And that’s a hard, hard, hard question for any author, but a doubly hard one for me – see I nearly always write the ending first.

When I start a novel, I usually start by writing the scene that is, for me, the most powerful, the most attractive, the most fun and filled with the most flavor of the book.  Usually it’s either the first act, second act, or third act/novel climax, simply because of the way my brain works. By that point I more or less know where in the timeline of these character’s lives the story needs to stop, and where it needs to start. But of course those things can slide depending on edits and the need for background info, epilogues, a better tie-up, etc.

For other writers, they plot the whole book before they sit down, so they know before they start where the ending is. And for others, they just write until it seems done, and solidify that endpoint during the editing phase.

But as for knowing when the story is finished?

Yowza.

That’s a hard question to answer.

Don’t laugh, but for me it’s when the story stops squirming. There’s this feeling I get in my stomach, under my skin, that’s like a wiggly itch – it’s the physical manifestation of knowing that something is off, I just don’t know what yet. When I read the book and there’s no squirm? It’s done.  You could also be really morbid and compare it to a pinned live butterfly as well – flipping and flopping all over the place, shedding wing-dust and scales all over the velvet. I have one pin in it – at the tip of a wing – but I have to get another pin into the other wing, and then another in the bottom wings, and another in the thorax and … yeah, okay, I know I sound like a serial killer.

But the idea is the same. When the story is pinned in place from all corners, and the full picture is spread out, beautiful, and legible, then the story is done.

A good way to check is to write the meaning and beats of each scene down on note cards as you re-read the book over, like this:


The Untold Tale

Chapter One:
Scene 1:

Beats: Forsyth sees Mother Mouth approaching with Pip through study window –  goes down to meet them in the foyer – they check for/neutralize spells on the body Mouth has brought – body is alive, it’s a woman – Forsyth brings her into the house and they set up a room for her – Forsyth stays by her bedside, ostensibly as a host but really to keep an eye on her in case this is a ploy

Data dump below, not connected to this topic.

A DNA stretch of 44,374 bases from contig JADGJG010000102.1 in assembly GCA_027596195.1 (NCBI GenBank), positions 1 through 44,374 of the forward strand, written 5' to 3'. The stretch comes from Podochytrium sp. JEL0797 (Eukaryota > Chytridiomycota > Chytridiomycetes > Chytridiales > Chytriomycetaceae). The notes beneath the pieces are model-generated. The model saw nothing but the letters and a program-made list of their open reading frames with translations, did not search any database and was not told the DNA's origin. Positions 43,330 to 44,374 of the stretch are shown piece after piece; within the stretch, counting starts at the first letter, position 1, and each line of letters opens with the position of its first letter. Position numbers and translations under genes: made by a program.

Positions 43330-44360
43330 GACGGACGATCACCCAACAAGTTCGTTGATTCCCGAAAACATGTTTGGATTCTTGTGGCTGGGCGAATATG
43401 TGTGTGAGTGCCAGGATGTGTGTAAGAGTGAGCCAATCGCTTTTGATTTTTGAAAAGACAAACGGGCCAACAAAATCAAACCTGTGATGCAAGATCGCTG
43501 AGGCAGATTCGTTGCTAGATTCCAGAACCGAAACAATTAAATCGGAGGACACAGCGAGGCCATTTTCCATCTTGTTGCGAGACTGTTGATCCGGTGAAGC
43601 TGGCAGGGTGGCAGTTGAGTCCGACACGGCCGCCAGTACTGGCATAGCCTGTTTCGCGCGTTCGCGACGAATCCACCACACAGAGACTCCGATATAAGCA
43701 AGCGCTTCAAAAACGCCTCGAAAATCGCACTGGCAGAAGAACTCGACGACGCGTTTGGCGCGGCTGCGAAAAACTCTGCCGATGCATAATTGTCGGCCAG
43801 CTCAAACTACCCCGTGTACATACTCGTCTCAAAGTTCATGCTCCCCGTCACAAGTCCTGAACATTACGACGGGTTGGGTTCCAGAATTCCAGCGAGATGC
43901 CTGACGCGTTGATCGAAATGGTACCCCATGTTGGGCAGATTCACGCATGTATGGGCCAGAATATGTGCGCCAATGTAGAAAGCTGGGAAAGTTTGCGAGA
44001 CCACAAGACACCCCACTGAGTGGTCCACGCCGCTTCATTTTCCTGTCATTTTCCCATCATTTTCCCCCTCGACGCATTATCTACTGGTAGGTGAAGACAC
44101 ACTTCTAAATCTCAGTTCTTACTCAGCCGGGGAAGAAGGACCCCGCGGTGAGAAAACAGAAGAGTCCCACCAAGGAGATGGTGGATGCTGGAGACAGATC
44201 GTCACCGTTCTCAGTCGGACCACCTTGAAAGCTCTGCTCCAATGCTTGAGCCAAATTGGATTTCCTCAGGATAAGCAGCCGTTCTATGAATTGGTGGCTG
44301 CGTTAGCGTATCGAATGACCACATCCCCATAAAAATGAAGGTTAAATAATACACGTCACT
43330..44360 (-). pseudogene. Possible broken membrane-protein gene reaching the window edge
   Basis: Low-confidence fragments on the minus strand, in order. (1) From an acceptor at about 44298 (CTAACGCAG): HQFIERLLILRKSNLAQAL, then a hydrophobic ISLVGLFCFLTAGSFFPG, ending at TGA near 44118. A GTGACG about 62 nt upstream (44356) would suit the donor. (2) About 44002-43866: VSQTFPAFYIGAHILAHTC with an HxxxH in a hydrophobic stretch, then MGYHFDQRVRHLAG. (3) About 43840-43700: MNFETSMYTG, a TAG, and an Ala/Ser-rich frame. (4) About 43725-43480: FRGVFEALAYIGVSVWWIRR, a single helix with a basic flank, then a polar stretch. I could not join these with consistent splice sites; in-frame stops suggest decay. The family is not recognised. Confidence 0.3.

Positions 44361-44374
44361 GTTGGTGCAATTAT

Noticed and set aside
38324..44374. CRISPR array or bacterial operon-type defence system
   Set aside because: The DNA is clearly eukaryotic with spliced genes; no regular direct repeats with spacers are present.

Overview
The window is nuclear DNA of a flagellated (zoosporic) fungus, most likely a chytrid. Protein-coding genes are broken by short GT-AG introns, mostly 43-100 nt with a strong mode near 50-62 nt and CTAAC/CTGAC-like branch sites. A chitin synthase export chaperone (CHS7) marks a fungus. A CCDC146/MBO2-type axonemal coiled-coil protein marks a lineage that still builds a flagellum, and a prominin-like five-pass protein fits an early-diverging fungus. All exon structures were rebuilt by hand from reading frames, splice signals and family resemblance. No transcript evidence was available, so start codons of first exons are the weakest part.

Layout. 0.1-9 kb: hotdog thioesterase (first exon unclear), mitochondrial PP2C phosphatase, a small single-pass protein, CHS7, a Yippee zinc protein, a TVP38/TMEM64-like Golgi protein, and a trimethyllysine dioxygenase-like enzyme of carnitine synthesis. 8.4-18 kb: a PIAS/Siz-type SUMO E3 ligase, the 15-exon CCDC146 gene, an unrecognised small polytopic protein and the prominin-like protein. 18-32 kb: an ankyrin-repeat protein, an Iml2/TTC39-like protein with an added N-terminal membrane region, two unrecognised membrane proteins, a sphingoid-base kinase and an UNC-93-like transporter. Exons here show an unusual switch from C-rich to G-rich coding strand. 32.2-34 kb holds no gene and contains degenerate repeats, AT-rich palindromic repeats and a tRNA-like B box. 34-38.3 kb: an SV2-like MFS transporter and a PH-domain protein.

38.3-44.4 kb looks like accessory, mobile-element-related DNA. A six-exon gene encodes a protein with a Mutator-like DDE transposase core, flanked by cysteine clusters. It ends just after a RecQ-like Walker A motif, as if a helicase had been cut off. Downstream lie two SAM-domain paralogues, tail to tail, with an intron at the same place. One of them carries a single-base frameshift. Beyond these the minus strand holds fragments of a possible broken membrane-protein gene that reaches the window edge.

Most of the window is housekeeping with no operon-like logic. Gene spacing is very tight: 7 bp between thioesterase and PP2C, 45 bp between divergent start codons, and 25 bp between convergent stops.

Needed Because: Sets up Forsyth as caring and overly servile; intros world, Turn Hall, Mother Mouth; sets up Forsyth as spy (readers don’t know yet); introduces Pip’s scars.


When you have all your cards for all your scenes, pin them to the wall and connect them with color-coded string – for example, anything scene/card that builds Forsyth as the Shadow Hand will be connected by, say, Purple, while anything about Pip and her scars is connected in green. You can also do this with color-coded highlighter marks, sticky notes, stickers, etc.

(I do it digitally via Scrivener, which has a pin-board and color coding built in.)

When you’ve done this all, step back and look at it – does every card have a string attached to it, or a color coded dot in the corner? Do all the things you’ve set up pay off? Do you have a scene that is a repeat of another, does it re-establish something that was already established once, or drags, or is superfluous? Did you describe the same place three times or did the character growth arc flipflop?

And if it doesn’t serve the overall story? Cut it. Or fix it. Or rewrite it.

I call those moments “decks” – we build a lot of decks for our characters to hang out on in fiction, but we should really be building staircases. Your staircase can have some landings, some places to rest up and catch your breath, but ultimately they should be going up up up. If your characters / plot / forward momentum is chilling on a deck with a frosty bevvie, then the deck needs to be rebuilt, tilted upward, and forcing your story back into motion.

Don’t get me wrong, I’m not saying to book has to plow ahead, no-holds-barred. Your story can meander, and linger, and be slow, can treasure quiet moments and have multiple episodes that feed into the main narrative – that’s fine. So long as everything needs to be there. So long as it goes.

But a book should be waterproof and air tight, no matter how many words long it is.  Looking over it shouldn’t give you squirmies. Everything should connect, no scene or moment or even sentence should be meaningless.

If you can say that you have ruthlessly reviewed every plot point, every scene, every sentence – going from macro to micro – and can confidently and honestly say that everything that is there is something that needs to be there for the sake of the story, or the plot, or the character arc, or the world and/or word-crafting… then I think that’s when the book is done.

When all of the story that needs telling to make it a story is told, then then the story is complete.

I know it sounds complicated and rigorous, but with any luck, you’ll have your own intuitive version of the squirmies that will let you know when there’s still one more draft to do.